13 may. 2011

Creeley on ...

jazz.

To try to answer Vance's question a little better:

What I was trying to make clear was that jazz gave me a model for rhythmic patterns and possibilities finally more useful than what I was getting from the usual 1940s models of what was supposed to be good poetry. A lot of it was, in fact, terrific—[William Carlos] Williams, [Ezra] Pound, [Wallace] Stevens—but none, with the exception of Williams, came close to the way I’d say or write things.


It was the phrasing, the cadence, that most occupied me. Something as simple as a “backbeat” was curiously outside the usual concerns of poetry. Everyone was talking about “meaning,” or “figures of speech,” “ambiguity,” etc. I was interested, literally, in sound and rhythm, no matter what I then thought about it or even knew. I listened to the classic records of the period—all the stuff coming up to bebop and then the great initial releases circa 1945 of Charlie Parker, Dizzy Gillespie, [big] bands like Tadd Dameron and Boyd Raeburn, singers like Sarah Vaughn. I’d track, not didactically, as with a ruler, but intuitively, “by ear,” as poet friend Charles Olson put it, all those shifts and changes, all built usually on the most simple of melodic lines. I wish some poet then had been doing with “Mary Had a Little Lamb” what Bird was doing with “I’ve Got Rhythm”!

9 comentarios:

Vance Maverick dijo...

Thanks, this is interesting, and certainly settles the question of whether there's a connection there for him. The "backbeat" comment seems flip -- I think the accent on beats two and four of the bar is genuinely, literally outside the concerns of poetry even now -- but the vaguer terms like "phrasing" and "cadence" are credible links. In both media, a sequence of sounds can "fall" toward closure, and be broken off when it's not "naturally" ready to close, etc.

John dijo...

Ira Gershwin wrote an essay explicating the lack of "'ve" in the title and lyric of his song, "I Got Rhythm," a song which has very little in common with "Mary Had a Little Lamb," just as Robert Creeley sounding out his poetry as he writes it has very little to do with Bud Powell improvising in virtuoso fashion on complex and extremely strict chord progressions. I like Creeley's poetry a lot, but these comments on music strike me as, to use jazz parlance, serious clams.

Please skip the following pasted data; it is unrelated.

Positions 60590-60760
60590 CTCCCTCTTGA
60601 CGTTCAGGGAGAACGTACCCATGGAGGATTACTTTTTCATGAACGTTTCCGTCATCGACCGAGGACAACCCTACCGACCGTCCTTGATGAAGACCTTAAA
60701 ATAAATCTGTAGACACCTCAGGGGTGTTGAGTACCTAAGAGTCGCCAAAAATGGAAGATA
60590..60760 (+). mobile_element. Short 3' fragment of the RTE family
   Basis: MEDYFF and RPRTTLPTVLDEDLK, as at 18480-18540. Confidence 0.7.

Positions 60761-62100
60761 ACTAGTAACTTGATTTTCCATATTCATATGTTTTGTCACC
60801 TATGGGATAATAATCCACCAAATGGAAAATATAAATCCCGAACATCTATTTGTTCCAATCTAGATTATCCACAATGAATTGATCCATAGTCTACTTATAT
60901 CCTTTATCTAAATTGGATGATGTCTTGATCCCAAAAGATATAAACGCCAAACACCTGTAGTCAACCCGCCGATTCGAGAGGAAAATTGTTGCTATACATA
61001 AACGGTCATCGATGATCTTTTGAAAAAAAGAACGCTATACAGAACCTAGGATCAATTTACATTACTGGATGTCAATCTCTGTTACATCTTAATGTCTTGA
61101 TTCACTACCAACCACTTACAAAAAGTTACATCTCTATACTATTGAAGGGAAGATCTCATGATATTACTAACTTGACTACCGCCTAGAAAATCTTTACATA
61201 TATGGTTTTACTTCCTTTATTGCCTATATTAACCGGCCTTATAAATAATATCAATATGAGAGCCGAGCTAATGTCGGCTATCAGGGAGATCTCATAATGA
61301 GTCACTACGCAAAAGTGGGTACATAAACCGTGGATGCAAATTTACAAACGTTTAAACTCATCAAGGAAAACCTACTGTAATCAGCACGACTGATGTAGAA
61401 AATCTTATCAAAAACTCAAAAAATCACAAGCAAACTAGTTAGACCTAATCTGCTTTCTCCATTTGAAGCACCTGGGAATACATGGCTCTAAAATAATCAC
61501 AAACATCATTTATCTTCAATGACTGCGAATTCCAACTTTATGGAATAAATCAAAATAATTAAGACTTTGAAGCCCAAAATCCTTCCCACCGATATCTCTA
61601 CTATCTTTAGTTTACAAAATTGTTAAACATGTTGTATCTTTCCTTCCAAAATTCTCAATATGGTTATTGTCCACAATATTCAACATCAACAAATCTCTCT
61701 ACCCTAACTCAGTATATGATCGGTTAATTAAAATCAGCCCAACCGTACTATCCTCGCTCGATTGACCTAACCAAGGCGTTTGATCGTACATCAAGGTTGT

Vance Maverick dijo...

In pedantic fairness, John, the text of "I['ve] Got Rhythm" is not really relevant here. Rather, Creeley's comparing the "simple" text of the nursery rhyme with the "simple" tune and changes of the Gershwin standard, as source material.

The rarity of strict theme-and-variations in poetry does, to my mind, suggest there's a fundamental difference between the media in how variation works. (What would a text be like that handled variation as reservedly as the slow movement of the "Emperor" quartet?)

John dijo...

Parker's improvised melodies over a George Gershwin chord progression can, as a musical procedure, be called "variations," but, you're right, there is no equivalent in language, because there's no equivalent to harmony. That was part of the point that I was trying to make. (And I do appreciate your scare quotes around "simple.")

Ira Gershwin used "got" as the colloquial (American language) substitute for "have" -- "the one going back to my childhood," he wrote, "e.g., 'I got a toothache' didn't mean 'I had a toothache,' but only 'I have one.' Thumbing through many authorities on usage, style, and dialect, I find no discussion of 'got' as a complete substitute for 'have.' This is somewhat surprising when one considers, say, how often and for how many years the spiritual 'All o' God's Chillun Got Shoes' ('I got shoes, you got shoes') has been heard."